Dollars & Sense
As the last peaches from local orchards fall to the ground, a different fruit can be picked up from the earth, just a half-mile down Armory Road on another family farm.
From a full breakfast menu boasting omelets and Belgian waffles to a lunch and dinner lineup that includes over 25 different kinds of hot dogs from across the nation, Bethany Beach Diner is sure to have what local diners are looking for.
As the summer season winds to a close, the Bethany parking meters have been taken down, Ernesto is a distant memory and vacationers have freed up Ocean Highway and returned to their home states.
In the wake of Hurricane Katrina at this time last year, gas prices climbed to record highs across the country and locally. On Sept. 7, 2005, Delaware’s average reached a record of $3.23 for a gallon of regular unleaded gas.
Growing up in Williamsville, Shawn Truitt and her mother Jackie Dickerson didn’t have to go far to get a good dinner. Local bars were, and still are, good for leisurely meals and appetizers after work, they said. But there was never a convenient place close by to stop, and pick up a good sandwich for lunch. So the pair decided to do something about it.
Nearly 75 percent of Americans — or more than 204 million people — have access to the Internet, according to a 2004 report from Nielson/Netratings. Just a year prior, 181 million Americans were Internet users. That means there’s been a 15 percent increase in one year.
More than a decade ago and admittedly out of shape, Sheila Schmidt said she decided to do something. The Ocean View resident started attending aerobics classes religiously, more than a couple times a week, until she became a regular and to the point that when the teacher had to miss a session, she asked Schmidt to fill in for her.
Boxes still line the store. Some glass stands are already filled with merchandise. Others sit empty. But in the next week, the boxes will be gone and the shelves will be stocked in the only Hallmark Gold Crown store in coastal Delaware south of Rehoboth Beach.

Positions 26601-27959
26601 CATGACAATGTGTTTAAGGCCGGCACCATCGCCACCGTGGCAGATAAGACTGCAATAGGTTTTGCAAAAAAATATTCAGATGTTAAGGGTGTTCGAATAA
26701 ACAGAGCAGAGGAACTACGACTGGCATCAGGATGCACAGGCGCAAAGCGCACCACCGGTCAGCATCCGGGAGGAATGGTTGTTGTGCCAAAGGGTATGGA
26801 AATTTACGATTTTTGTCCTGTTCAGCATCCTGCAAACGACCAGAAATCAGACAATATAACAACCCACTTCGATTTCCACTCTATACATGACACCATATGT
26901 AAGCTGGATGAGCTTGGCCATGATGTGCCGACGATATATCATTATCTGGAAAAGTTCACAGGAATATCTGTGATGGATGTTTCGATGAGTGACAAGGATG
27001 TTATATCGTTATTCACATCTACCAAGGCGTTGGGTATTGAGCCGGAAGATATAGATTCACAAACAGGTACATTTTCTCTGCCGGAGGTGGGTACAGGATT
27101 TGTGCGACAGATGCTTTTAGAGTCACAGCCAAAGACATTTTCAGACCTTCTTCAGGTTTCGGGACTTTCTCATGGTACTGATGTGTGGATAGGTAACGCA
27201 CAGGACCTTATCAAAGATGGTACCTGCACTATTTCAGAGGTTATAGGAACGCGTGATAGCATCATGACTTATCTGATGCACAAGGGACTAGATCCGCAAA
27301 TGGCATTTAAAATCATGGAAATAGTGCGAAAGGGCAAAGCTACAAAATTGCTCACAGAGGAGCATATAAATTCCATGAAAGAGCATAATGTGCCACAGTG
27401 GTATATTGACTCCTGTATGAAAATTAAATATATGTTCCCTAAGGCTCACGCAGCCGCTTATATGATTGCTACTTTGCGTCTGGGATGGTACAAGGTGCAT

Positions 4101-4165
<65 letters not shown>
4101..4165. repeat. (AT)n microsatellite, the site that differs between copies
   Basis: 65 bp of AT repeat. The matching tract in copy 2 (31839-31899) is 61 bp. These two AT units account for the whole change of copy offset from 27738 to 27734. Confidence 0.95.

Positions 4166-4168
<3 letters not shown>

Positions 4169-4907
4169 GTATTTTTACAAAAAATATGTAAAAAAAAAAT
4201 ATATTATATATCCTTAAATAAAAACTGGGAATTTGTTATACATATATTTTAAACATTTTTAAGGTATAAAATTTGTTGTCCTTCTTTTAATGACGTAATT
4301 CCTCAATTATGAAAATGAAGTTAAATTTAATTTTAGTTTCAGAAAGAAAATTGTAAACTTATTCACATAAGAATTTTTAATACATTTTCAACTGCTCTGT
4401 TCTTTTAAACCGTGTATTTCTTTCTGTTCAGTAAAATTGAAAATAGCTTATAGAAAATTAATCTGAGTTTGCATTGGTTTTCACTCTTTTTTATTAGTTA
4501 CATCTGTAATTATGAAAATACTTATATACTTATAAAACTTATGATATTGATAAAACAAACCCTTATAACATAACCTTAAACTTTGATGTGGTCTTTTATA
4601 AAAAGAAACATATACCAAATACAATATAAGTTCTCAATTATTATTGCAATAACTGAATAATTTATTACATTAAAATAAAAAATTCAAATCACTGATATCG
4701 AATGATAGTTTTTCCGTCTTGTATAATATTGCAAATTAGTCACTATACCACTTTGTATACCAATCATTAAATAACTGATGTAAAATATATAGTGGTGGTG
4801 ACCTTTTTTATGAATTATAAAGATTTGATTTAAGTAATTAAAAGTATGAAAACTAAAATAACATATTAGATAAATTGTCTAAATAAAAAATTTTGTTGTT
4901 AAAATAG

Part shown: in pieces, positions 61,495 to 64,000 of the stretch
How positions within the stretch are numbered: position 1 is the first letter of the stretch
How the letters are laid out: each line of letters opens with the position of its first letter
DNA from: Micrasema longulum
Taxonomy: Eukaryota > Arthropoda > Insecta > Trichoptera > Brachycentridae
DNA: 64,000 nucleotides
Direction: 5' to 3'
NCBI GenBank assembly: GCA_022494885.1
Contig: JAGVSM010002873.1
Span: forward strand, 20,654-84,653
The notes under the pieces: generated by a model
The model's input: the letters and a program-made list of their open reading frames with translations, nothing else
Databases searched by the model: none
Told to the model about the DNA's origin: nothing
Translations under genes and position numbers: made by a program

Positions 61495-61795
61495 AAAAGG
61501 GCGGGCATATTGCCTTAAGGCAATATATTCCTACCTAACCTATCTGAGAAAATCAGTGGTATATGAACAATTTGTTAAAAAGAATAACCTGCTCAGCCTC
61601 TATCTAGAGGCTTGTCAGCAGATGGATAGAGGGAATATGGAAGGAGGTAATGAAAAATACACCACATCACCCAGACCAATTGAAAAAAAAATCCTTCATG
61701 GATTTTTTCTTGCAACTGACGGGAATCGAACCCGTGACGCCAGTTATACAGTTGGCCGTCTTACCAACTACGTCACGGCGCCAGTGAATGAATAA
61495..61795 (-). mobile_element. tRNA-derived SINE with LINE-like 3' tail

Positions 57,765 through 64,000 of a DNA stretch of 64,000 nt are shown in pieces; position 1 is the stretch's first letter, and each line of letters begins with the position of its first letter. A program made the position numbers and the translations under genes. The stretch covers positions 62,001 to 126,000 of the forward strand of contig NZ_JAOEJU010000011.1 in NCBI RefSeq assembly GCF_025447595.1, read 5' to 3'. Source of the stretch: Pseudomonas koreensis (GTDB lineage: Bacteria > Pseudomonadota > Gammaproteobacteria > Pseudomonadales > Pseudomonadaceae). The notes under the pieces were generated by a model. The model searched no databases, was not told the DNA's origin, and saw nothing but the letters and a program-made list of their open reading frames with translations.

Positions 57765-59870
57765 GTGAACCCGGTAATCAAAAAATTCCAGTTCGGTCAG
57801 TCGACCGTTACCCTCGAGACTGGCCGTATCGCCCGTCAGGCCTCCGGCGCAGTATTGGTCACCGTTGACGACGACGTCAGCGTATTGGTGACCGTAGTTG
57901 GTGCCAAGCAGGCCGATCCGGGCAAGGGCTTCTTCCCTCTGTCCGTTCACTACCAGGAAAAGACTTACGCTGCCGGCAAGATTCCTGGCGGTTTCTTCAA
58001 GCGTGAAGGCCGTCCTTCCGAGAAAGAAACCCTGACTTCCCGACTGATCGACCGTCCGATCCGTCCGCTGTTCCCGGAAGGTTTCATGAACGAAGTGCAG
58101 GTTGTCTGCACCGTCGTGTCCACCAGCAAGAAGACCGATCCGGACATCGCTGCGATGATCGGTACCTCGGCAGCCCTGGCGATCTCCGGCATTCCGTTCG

Five years ago, Jim Barnes would get up, put on a suit, straighten his tie and look outside to see what city he was in. As a salesman with a large software company, working out of Washington, D.C., Barnes traveled most of the days of the week, scurrying back and forth between speaking engagements.
To anyone who is from this area, it’s obvious. Every weekend, people from neighboring metropolitan areas such as Baltimore, Washington, D.C., Philadelphia or even New York take time from their busy schedules and visit Coastal Delaware and relax. They walk along the boardwalk, lie on the beaches and ride the bikes they brought strapped on the back of their SUVs or minivans.
Janet and Mark Fisher, along with their family, are pretty hands-on with 4 the Shore Furnishings, a Williamsville furniture store they opened in May. More than occasionally, the two owners sell a couch or a wicker chair, walk outside, load the piece of furniture onto the truck and deliver it to the customer — often on the same day it was purchased.
Ask Holly McIntyre, the general manager of Seaport Antique Village. The questions are constant. Who bought the land? What’s replacing the shop? Why, after 37 years, regular customers ask, is the classic antique shop closing?
One afternoon early this summer, Bear Trap resident Rhoda Ganz and her granddaughter visited the Bear Essentials market, a convenience store across from the Bear Trap Dunes Clubhouse. Her granddaughter stepped up to the deli counter, checked the menu and ordered a turkey-and-cheese sandwich. Much to Ganz’s enjoyment, her granddaughter shared.
There are a few constants in this community. Coastal real estate is a strong local investment, traffic picks up a bit in the summer and Shelley Roberts is selling kites and hammocks in Fenwick Island.
When he was 14 years old, Tim Hailey worked his first job as a dishwasher in a local crab house. Hailey worked in the restaurant for eight years, helping run the kitchen, and eventually he assisted the owner with inventory and ordering supplies. During his time at that job, in the early- to mid-1980’s, he knew that he would one day own a crab house.